This program has completely captivated me in a way that very few others have. For years I have tried every personal information manager, and mind mapping, and file management tool I could find. At first I found it a bit awkward, but as I used it it quickly grew on me--so much so that I upgraded to the Pro edition (at first I thought I'd just stay with the free edition...). Here's why: - The learning curve was surprisingly fast. I didn't expect this because the app is still relatively new to the Mac and there are some very un-Mac things about it. However, after a few initial puzzles, I quickly found myself breezing through reorganizations of large clusters of thoughts, establishing relationships with things far separated in the network (hierarchy doesn't really apply), moving files into and out of my Brain, gathering quantities of data (links, files, images) from the internet and keeping it all manageable, viewable, and most importantly, findable with very little effort. - It actually allows me to organize thoughts and files the way I think rather than the way the operating system thinks. Establishing and changing relationships among thoughts is easy and fast. Though it's possible to mimic conventional, two-dimensional mind maps, this is not what PersonalBrain is designed for. In cases where full control of the visual presentation of information is key, I use other apps to create documents which are then stored inside my Brain. - At first I didn't like having 100% control over how the information was displayed on the screen. Now I am continually delighted and relieved not to have to deal with this sort of thing. Whenever you activate a thought, the entire display shifts around so you can see as much of the structure as you want in relationship to that thought. In the fully expanded view you can move things around a bit in case an area is extremely dense with thoughts, but I am finding that the more I use PersonalBrain and refine how I establish relationships, the less I need to do this. The beauty of not controlling the layout is that you don't have to maintain the layout--PersonalBrain takes care of it elegantly. - The biggest drawback to PB lies in some of the un-Mac-like aspects of the interface. It's a very small price to pay for functionality which, for me, has replaced several other apps. The developers are putting a lot of attention to the needs and concerns of Mac users, so this area will only get better. - The learning curve would have been even faster if there were a really good manual for version 4 (there's a manual for version 3 and a "transition guide" for version 4). Hopefully they will finish the version 4 manual soon. (8/31/2007, Version: 4.0.8.9)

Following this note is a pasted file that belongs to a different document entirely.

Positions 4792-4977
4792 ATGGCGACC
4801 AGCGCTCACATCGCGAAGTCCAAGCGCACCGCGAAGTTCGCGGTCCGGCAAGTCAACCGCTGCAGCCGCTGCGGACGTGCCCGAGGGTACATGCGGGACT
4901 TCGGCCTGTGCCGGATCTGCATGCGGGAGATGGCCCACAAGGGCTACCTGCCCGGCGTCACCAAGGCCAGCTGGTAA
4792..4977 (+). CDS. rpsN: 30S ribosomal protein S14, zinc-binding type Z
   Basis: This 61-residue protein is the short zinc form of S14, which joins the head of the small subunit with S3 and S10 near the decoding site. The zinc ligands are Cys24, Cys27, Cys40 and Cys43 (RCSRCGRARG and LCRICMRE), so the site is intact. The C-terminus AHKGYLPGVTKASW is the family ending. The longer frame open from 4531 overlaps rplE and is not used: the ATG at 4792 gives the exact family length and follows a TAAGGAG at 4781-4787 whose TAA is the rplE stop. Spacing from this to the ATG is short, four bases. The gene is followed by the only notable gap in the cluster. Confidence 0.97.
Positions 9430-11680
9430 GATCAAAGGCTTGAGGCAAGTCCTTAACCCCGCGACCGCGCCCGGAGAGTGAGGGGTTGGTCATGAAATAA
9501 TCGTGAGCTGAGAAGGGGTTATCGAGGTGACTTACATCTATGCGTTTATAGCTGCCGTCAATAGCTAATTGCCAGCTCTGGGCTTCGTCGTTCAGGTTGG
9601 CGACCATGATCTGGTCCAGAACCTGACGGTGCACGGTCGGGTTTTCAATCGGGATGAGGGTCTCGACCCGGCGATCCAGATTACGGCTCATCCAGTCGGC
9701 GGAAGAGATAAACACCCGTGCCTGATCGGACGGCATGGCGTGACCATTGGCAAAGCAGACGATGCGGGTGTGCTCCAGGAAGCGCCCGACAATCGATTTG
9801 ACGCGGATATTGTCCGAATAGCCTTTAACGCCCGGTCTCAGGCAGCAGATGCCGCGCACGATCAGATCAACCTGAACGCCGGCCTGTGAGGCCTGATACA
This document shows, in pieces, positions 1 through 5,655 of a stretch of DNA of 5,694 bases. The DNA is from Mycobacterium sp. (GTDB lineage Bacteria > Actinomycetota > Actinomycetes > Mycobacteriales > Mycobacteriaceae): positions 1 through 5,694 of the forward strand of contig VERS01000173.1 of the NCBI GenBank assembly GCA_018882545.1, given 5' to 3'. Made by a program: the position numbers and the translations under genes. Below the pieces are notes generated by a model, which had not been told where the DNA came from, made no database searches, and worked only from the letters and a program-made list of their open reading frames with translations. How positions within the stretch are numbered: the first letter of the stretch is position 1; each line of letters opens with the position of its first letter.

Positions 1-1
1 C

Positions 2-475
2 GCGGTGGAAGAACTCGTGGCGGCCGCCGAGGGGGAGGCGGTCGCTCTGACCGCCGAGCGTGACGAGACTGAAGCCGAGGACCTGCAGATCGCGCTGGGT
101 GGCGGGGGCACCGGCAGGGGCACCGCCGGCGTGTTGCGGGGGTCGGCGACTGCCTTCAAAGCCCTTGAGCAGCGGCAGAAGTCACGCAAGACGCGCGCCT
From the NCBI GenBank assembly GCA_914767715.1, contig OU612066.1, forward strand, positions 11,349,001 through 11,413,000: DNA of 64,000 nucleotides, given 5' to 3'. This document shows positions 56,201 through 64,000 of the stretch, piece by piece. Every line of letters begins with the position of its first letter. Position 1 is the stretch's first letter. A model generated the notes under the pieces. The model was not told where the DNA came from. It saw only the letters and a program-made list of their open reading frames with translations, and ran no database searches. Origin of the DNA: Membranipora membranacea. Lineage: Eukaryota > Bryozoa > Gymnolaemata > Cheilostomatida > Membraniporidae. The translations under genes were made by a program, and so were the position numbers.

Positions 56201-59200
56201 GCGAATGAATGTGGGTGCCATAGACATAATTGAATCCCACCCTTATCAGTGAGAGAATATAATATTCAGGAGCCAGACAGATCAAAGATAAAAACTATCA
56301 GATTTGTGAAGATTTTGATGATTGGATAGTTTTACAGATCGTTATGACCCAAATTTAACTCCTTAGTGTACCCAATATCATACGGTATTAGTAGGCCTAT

Like (2)
Version 4.0.9
Mira4bai4
25 August 2007
As a user since version 3 and been frustrated for years when I shifted over to macs, I was really elated to get back to my trusted friendly brain and get on with life. I have used it for mapping out every aspect of business projects and concepts, for mapping out a database in a format that I enjoy rather than the linear squares of present life. To me TheBrain provides for design structures and cohesion in so many ways that its uses are so broad if just played with. What i like about it most is that it does not take much to learn it, its simplicity makes it what it is, useable and as uncomplicated or as complicated as your thinking is. So the potential messiness of the Plex is just a reflection of our thinking and yes maybe some layering to cover this up may well be a wonderful advancement and take away much of the distraction that thoughts provide. I do not use any other programme, i have tried them but they just don't suit me. The Brain does and I am happy.